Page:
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InfoSec careers for military veterans

Sep 18, 20174 mins
Data and Information SecurityIT SkillsStaff Management

Advice for military veterans interested in information security careers.

hiring tech veterans
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I know an owner of a company that supports military veterans by placing them into information security positions within the Minneapolis/St Paul area. His motto is, if we trust our military to protect our country, why shouldn’t they also protect our companies from infosec attacks? So, I’ve been considering what career tracks they can have that would lead to a financially beneficial career for them and their families.

Security analyst

My first thought focuses on the variety of security analyst roles that exist related to Security Operation Centers. The SOC is the center of the storm when a breach occurs, the storm escalates to the Security Incident Handling experts.  But the SOC analysts need to be vigilant in reviewing data (e.g. Security Incident and Event Management information) to determine if a breach has already occurred. 

Security analyst roles can grow up into higher and higher analyst roles.  I’ve seen 5 levels of analyst roles within local large banks.   It would be beneficial for the analysts to pick up a CISSP certification to give them a good background in InfoSec concepts.

Product administration

Another career path is that within product administration.  Administration of simple products is profitable and as one moves to administration of more complex products one can see large gains in financial compensation. One can start with Linux administration.  They can get a good Linux administration book from a local bookstore.

After Linux administration, I would recommend the next role would be virtual machine administration.  Virtual machine solutions give great insight into the core functionality of a datacenter and they support custom and purchased applications in all the SDLC (dev, test, stage, and production) environments. Help desk work is also beneficial because it gives one insight into a company’s critical solutions.

Once someone understands the datacenter, they can move into specialty administration functions like: storage subsystems, firewalls, load balancers, two factor authentication tools, and identity and access management products. Specializing in administration of any of these areas is quite profitable and there are limits in the number of experts that can perform these functions. People that don’t understand IT complexity shouldn’t apply.                                          .


So, what is the most profitable work? Security engineering and sales is the most profitable. It is difficult to deploy security products well within large corporations. Security engineers are often flown in to deploy their company’s products within companies that have paid for their products.  Common products include switches/routers, firewalls, load balancers, storage products, virtualization products and identity and access products.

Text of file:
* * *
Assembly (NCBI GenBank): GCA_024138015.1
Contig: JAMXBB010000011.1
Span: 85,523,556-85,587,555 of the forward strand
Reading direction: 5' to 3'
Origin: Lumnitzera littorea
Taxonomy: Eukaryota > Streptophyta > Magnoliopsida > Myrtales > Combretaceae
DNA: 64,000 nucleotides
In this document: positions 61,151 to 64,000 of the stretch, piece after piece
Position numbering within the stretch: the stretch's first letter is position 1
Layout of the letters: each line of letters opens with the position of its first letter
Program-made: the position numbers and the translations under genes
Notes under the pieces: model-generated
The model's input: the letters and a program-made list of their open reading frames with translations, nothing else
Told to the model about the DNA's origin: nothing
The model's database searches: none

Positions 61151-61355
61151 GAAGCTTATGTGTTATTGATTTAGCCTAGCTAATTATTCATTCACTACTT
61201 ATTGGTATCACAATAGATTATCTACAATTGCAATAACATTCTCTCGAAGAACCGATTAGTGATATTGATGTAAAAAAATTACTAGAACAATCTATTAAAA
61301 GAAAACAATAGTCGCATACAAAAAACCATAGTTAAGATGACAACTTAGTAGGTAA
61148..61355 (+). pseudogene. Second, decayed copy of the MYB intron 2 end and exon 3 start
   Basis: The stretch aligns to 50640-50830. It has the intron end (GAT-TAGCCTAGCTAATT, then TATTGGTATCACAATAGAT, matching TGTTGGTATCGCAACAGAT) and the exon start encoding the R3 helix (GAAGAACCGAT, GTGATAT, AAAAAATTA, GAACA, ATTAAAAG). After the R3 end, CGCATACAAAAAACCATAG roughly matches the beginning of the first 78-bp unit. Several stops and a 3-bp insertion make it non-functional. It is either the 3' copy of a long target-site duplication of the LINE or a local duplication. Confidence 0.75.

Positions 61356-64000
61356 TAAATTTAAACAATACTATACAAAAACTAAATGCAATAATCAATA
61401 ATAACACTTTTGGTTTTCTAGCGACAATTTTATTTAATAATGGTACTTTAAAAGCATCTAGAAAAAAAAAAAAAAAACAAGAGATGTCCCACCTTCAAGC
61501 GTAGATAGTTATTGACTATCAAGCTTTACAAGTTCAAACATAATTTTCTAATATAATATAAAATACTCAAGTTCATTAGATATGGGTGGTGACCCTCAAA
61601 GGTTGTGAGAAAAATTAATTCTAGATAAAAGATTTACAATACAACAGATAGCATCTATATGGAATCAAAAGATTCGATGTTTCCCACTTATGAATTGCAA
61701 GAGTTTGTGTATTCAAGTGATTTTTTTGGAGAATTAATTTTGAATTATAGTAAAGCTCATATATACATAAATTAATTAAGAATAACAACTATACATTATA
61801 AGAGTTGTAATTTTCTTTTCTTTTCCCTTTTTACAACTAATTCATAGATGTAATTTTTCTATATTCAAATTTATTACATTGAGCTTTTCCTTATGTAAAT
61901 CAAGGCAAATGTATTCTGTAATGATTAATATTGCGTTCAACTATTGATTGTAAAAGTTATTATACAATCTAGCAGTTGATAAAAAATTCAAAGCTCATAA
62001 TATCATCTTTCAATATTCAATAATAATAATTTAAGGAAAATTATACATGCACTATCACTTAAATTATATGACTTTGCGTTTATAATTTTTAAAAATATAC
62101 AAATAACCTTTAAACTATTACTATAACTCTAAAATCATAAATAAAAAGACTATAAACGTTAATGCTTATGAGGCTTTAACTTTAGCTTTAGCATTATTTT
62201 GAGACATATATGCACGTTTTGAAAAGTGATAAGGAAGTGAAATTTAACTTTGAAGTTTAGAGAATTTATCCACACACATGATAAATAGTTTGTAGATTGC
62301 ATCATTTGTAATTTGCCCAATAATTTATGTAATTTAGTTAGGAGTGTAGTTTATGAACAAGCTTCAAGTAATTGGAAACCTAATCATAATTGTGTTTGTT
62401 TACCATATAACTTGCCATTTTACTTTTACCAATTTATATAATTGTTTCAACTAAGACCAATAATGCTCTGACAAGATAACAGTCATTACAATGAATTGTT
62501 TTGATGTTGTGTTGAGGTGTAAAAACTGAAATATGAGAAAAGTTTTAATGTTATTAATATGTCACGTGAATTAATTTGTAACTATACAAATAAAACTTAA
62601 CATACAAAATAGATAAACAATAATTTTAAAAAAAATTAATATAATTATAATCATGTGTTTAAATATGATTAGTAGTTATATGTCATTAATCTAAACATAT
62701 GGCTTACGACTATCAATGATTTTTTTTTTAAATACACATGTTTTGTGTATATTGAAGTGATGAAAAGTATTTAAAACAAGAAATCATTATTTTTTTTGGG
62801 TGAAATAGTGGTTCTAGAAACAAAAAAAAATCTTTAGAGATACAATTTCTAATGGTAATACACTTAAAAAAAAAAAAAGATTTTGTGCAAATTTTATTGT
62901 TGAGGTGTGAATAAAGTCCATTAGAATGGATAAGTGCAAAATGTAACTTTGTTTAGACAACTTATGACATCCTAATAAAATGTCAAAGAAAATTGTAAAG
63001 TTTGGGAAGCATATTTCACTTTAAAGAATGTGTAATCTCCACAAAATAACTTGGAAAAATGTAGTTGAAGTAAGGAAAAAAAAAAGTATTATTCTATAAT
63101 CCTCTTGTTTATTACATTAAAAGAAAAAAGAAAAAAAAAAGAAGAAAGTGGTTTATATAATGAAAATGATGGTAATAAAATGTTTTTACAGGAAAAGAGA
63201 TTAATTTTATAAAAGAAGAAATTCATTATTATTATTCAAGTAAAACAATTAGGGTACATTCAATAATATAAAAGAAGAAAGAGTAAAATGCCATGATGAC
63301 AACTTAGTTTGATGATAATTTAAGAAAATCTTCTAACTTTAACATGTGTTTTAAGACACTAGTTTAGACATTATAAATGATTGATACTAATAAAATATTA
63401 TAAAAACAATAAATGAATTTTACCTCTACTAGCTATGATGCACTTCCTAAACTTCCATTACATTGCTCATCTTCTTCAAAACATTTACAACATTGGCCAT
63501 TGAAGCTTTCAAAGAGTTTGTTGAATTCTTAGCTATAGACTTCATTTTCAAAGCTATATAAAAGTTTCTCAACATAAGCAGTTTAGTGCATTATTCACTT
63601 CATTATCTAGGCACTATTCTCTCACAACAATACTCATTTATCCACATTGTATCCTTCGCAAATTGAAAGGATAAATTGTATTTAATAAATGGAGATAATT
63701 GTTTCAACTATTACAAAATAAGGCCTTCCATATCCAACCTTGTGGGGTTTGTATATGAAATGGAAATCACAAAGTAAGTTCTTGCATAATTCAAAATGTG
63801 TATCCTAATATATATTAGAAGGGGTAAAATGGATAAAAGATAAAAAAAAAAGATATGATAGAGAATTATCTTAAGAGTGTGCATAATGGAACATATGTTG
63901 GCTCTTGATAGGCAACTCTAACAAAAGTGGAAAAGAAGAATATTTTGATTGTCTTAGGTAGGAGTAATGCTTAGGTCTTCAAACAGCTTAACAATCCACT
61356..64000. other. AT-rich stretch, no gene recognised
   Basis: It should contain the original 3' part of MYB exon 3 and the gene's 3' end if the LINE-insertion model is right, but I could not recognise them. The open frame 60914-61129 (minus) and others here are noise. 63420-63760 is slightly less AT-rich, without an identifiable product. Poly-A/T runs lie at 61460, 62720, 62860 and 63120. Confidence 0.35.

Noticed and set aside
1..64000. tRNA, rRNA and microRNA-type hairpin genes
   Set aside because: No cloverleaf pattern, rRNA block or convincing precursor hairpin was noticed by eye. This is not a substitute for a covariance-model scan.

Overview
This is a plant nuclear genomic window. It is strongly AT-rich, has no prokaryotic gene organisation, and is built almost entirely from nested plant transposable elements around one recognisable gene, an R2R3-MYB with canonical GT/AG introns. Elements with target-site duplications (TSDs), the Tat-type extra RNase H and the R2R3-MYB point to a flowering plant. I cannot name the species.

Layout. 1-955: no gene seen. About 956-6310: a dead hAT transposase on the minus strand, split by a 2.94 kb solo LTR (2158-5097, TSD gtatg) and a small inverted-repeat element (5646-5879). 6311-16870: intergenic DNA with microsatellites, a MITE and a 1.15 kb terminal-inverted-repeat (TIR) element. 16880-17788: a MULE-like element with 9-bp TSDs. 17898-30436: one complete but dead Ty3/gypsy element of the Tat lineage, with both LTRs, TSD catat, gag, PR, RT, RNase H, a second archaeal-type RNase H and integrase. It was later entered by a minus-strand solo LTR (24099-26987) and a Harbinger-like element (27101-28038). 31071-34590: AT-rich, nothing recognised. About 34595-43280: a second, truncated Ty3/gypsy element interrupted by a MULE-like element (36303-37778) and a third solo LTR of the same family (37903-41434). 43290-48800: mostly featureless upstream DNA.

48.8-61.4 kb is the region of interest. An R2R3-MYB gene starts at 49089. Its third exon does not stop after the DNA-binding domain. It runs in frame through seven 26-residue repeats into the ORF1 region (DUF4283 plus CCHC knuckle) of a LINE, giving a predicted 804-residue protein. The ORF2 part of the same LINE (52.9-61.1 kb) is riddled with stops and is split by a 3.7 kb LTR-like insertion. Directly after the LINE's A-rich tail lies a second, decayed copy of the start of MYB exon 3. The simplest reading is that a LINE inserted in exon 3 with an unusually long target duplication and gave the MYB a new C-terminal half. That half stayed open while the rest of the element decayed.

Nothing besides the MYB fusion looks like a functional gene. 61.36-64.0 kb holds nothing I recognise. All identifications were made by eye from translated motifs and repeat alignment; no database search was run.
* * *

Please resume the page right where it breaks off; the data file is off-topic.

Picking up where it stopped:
Sales and marketing roles are critical roles and they are also very profitable. Sales roles are likely the most reachable for some of the military veterans. The veteran’s skills in gaining trust and persuasive communication are most important.  As they learn more about various security solutions they become even more valuable.  Marketing is a little harder to break into because some of the marketing roles require an in-depth understanding of a product. That can be hard to gain over time if one lacks a product development background – designing the product.

Another area is security architecture. Architects are concerned about how the security and other IT products work together.  They often do the research to determine which products should be deployed to meet security needs. They also interact with sales engineers to do the planning for deployment of new products. The architects often interact with the engineers who deploy the products.

In summary, I would recommend the following career paths for military veterans: security analysts, product administration and sales. I would not recommend sales engineering, marketing and security product marketing until they have more experience with products and IT infrastructure. Getting a CISSP certification would also be beneficial to give them some understanding of the infosec business.


Greg Machler is a Technical Lead that focuses on management of technical issues related to IT security project deployments. He has interacted with many different types security project experts. He enjoys clearly defining problems so that they be resolved by a variety of experts.

The opinions expressed in this blog are those of Gregory Machler and do not necessarily represent those of IDG Communications, Inc., its parent, subsidiary or affiliated companies.